United Future is calling for a review of the environmental impacts of duck-shooting on two Wellington lakes, following a ban by a Maori trust.
The ban, at Parangarahu Lakes, has been imposed by the Port Nicholson Block Settlement Trust, which was given ownership under a Treaty of Waitangi settlement last year.
United Future leader Peter Dunne says claims by the trust and the Department of Conservation of a risk from the toxic alga didymo are bizarre, because the conditions required by the alga to spread and survive don't exist in the Parangarahu Lakes.
The trust says the decision was based on sound heritage, conservation and management practices, and is in keeping with tribal tikanga.
Chairman Sir Ngatata Love says trustees take their responsibilities seriously, and took conservation best practice into consideration in reaching their decision.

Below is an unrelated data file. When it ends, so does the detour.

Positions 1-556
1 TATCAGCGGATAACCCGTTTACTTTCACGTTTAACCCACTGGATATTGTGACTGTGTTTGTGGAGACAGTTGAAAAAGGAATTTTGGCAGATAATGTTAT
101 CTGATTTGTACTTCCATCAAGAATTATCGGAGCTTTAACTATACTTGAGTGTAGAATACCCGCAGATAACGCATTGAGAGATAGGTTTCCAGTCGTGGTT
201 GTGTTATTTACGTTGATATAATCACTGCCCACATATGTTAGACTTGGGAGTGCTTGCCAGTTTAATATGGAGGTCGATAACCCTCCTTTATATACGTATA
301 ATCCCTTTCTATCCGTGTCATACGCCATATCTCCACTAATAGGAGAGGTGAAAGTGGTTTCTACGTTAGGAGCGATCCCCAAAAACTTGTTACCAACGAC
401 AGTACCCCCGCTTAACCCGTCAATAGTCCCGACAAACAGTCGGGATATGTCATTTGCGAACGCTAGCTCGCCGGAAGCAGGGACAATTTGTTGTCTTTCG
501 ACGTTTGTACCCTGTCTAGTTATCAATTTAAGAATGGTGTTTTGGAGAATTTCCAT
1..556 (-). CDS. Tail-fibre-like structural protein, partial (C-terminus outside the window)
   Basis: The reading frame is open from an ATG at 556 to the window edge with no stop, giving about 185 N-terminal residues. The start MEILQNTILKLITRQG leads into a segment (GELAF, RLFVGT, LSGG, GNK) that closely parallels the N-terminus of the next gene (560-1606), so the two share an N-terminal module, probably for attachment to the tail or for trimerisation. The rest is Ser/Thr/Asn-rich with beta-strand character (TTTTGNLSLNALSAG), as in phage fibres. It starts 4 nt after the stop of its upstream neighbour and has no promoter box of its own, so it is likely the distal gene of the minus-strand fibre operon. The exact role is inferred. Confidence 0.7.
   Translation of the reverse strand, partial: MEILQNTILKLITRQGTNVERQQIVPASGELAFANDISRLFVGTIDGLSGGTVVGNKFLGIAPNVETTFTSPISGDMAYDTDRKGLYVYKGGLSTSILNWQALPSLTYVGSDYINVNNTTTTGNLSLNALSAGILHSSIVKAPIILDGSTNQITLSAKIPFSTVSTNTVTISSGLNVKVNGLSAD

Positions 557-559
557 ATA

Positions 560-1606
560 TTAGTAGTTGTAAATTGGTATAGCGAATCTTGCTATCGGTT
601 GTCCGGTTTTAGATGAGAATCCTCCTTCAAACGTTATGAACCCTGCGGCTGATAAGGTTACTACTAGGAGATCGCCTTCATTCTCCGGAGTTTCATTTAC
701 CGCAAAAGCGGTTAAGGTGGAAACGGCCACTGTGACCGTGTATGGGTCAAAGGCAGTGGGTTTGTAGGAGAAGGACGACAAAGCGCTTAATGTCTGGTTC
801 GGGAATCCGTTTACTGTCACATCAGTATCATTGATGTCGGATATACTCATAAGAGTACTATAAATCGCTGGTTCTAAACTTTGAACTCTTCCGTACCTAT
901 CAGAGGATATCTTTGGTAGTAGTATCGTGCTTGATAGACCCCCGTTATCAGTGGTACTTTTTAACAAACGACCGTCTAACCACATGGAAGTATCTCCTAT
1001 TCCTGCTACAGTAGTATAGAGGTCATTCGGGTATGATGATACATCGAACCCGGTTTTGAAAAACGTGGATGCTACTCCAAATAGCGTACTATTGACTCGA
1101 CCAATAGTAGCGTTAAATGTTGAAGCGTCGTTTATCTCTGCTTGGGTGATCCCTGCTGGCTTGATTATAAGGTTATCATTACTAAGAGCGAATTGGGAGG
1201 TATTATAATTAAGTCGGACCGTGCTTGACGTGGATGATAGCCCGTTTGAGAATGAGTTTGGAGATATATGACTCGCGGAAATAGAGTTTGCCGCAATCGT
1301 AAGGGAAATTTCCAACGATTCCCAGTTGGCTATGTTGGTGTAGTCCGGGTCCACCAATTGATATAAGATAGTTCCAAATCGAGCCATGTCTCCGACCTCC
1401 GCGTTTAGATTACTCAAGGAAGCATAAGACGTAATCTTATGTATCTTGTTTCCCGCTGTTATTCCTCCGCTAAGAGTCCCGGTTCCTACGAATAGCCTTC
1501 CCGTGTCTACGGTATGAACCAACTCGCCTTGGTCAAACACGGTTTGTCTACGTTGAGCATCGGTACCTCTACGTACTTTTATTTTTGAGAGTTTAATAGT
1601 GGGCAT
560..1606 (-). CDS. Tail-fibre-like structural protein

No evidence of damage, say hunters
Hunters say, however, that there is no evidence they have damaged the two lakes.
Simon Muckley of the Wellington Wildfowlers Association says a recreational group can be banned only if it poses a risk of adverse affects.
The Fish and Game Council says hunting has taken place on the lakes in East Harbour Regional Park for 80 years, with no evidence of adverse environmental effects.
But trust spokesperson Liz Mellish says there is a risk hunters could infect the lakes with didymo.